Archaeologist of the Soul

Natalie Mesika turns the remnants and fragments of the Roman era into a richer, more complete world that brings together Pompeii and the Galilee town of Yodfat

Doron Bar-Adon
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Doron Bar-Adon

Adama Shehora (Black Earth)

by Natalie Mesika Dofen Publishers (Hebrew), 338 pages, NIS 78

Between 66 and 70 C.E., Romans and Jews fought each other throughout the Land of Israel, most significantly in Jerusalem. The Lower Galilee town of Yodfat was captured by Vespasian in 67. And Yosef Ben-Matityahu, the leader of the Jewish revolt, surrendered and moved over to the Roman side, becoming the historian known as Josephus Flavius. Twelve years later, Mount Vesuvius erupted, and the volcano destroyed the southern Italian city of Pompeii.

Fast forward to contemporary times, to Israeli archaeologist Natalie Mesika, who has excavated at both the Yodfat site and Pompeii. While excavating Yodfat, she tells us in the foreword to this historical novel, she met a Bedouin girl who had discovered ancient coins in a pile of soil that had already been meticulously sifted and checked by professionals. That woman, the author says, made Mesika realize she could follow her intuition - the wisdom of the heart that gives added strength to feelings, emotions and primarily, the imagination.

"Black Earth," Mesika's first book, retells the well-known stories of Yodfat and Pompeii, in a way that inevitably links their shared fates. The novel flits back and forth between the Land of Israel and Roman Italy, and the descriptions of each complement the other. It has three narrators, who switch off in the telling, but their connections and the full picture of the narrative become clear only at the end of the book, which not only tells a story, but also addresses questions of fate, the logic of war, the existential state, the psychology of nationalism, contemporary politics and the human experience of the individual.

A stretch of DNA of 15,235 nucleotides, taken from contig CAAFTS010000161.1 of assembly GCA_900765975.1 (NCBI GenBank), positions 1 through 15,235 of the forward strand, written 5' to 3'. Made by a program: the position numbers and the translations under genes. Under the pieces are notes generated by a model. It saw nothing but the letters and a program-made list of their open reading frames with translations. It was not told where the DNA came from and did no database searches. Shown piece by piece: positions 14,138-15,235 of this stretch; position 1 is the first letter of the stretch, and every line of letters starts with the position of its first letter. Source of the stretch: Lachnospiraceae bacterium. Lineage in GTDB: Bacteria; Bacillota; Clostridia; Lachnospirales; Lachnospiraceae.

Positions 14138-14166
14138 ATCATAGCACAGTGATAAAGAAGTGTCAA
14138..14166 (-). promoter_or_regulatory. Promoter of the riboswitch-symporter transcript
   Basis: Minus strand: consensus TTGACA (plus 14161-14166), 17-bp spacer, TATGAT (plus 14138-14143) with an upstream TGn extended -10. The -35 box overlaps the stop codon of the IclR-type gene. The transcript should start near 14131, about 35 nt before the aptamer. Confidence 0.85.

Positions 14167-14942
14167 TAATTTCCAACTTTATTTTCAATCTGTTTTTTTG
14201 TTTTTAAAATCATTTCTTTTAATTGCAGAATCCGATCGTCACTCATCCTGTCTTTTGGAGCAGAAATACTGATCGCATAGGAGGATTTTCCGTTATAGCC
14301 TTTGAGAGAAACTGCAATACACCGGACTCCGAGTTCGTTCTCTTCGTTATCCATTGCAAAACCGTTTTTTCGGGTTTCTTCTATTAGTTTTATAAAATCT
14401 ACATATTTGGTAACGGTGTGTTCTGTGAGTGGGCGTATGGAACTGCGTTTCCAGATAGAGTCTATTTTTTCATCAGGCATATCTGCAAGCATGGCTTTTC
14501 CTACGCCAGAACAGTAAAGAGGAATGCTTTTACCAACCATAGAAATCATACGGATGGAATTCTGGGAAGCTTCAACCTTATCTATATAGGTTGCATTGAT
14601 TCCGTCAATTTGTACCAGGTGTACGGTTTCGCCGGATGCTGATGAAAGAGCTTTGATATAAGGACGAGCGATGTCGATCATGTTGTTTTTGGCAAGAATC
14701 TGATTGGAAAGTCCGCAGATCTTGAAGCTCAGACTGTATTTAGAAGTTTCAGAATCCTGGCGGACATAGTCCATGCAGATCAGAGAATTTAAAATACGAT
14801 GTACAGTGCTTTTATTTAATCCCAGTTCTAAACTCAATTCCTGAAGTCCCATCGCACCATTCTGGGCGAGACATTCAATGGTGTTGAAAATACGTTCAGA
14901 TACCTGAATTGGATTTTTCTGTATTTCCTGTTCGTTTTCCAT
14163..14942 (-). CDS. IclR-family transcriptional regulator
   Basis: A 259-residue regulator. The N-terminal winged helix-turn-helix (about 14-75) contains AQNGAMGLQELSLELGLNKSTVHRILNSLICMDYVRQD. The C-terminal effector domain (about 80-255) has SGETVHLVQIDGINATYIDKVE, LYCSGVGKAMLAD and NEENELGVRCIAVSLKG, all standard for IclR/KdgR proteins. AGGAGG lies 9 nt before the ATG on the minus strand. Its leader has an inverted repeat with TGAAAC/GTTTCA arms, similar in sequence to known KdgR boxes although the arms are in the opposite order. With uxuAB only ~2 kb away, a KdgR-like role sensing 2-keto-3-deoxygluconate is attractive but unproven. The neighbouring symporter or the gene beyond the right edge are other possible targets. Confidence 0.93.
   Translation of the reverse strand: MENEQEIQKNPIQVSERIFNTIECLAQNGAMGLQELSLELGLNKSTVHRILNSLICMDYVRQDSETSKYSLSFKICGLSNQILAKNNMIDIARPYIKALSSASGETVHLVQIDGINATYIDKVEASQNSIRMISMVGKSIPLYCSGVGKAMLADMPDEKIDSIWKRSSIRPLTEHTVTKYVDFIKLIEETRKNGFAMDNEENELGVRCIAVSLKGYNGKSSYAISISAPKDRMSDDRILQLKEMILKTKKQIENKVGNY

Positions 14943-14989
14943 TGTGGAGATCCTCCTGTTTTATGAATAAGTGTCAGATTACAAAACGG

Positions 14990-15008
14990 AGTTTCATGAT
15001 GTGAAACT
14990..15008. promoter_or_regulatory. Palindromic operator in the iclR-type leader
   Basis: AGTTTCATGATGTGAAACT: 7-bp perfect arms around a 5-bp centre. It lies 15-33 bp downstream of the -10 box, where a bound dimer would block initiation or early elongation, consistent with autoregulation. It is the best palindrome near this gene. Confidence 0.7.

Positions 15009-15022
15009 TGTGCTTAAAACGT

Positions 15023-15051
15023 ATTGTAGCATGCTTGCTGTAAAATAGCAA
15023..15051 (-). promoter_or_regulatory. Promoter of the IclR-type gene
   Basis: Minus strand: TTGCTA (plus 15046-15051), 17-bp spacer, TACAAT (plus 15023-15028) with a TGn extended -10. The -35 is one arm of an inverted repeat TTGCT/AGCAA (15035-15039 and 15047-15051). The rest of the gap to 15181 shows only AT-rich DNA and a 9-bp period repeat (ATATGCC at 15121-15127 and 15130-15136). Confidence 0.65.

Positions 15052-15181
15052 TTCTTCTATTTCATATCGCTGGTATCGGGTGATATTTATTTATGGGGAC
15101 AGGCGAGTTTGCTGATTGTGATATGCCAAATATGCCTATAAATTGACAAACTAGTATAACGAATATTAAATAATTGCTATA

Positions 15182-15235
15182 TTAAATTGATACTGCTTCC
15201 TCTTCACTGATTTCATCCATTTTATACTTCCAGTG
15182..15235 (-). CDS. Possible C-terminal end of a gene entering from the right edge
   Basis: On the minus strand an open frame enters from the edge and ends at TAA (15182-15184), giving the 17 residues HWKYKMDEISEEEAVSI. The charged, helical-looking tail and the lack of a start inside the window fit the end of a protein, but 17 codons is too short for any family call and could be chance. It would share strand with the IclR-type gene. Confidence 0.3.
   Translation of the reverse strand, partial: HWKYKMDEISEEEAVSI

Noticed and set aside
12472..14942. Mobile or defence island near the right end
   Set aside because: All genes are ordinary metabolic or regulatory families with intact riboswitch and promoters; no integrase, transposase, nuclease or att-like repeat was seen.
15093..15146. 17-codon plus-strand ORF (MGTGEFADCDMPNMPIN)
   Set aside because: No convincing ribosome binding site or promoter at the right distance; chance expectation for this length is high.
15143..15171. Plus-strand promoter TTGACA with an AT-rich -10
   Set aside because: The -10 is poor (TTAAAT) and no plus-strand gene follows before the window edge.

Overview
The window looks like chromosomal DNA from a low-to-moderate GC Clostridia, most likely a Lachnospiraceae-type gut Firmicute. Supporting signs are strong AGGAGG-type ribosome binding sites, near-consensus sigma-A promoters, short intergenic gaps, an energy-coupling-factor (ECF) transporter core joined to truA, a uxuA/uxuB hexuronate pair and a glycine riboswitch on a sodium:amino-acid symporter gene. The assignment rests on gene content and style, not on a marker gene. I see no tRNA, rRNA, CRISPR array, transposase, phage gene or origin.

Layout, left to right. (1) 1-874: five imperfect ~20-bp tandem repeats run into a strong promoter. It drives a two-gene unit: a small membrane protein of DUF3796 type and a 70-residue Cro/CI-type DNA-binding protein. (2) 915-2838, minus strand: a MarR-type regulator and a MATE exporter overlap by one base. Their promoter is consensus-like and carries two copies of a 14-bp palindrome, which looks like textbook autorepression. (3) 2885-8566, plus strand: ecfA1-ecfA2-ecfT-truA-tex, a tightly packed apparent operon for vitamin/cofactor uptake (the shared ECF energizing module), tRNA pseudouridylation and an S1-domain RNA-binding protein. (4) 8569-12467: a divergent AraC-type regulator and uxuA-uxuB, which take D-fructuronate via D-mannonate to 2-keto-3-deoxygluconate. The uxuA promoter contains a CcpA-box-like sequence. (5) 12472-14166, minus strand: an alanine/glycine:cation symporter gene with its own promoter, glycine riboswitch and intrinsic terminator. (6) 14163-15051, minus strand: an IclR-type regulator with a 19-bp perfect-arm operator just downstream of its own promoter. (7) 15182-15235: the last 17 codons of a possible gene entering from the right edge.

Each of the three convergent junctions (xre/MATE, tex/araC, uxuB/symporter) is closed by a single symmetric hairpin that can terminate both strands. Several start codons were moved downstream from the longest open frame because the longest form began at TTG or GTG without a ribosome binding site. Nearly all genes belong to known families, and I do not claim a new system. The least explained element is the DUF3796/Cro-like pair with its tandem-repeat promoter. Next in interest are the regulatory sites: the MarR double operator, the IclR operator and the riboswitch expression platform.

The opening words of one of the narrators, Yehuda, set the stage for suspense: "A strong southern wind is blowing the sail sheets, which flap wildly on the deck of the ship named after the goddess of war. I am leaning on the deck rail and the wind is spurring my thoughts, which split, like the sea, into two wings of doubt, between which lies a temporary path of arrogant and angry certainty."

Mesika restores the glory of the epic tale, writing in a style that reads like ancient mythology and is reminiscent of the Odyssey or perhaps the Book of Jonah, a style that carries through the entire book, which, surprisingly, ends with phrases from the Kaddish mourner's prayer. The tapestry she weaves is complex and demanding. It blurs the distinctions between different times and places, but as a whole, it heads inexorably toward its resolution, in which Yehuda fulfills his mother's two dying wishes: to meet with Josephus in Rome and to return to the Land of Israel, specifically Yodfat.

The complicated life story of Miriam, the main narrator, is told in the context of the glory and loss of Yodfat; of her sisters and other relatives; of her beloved, Elhanan, and his idealistic nature and fighting spirit; and of the Roman soldiers and their dramatic battle with the Jews. Other elements that feature in Miriam's tale include the dialectical personality of Yosef Ben-Matityahu, the life of Roman senator Julius Polybius in Pompeii, Miriam's loneliness and pride, and finally, the surprising epilogue to her life.

'Sicarii! Help me!'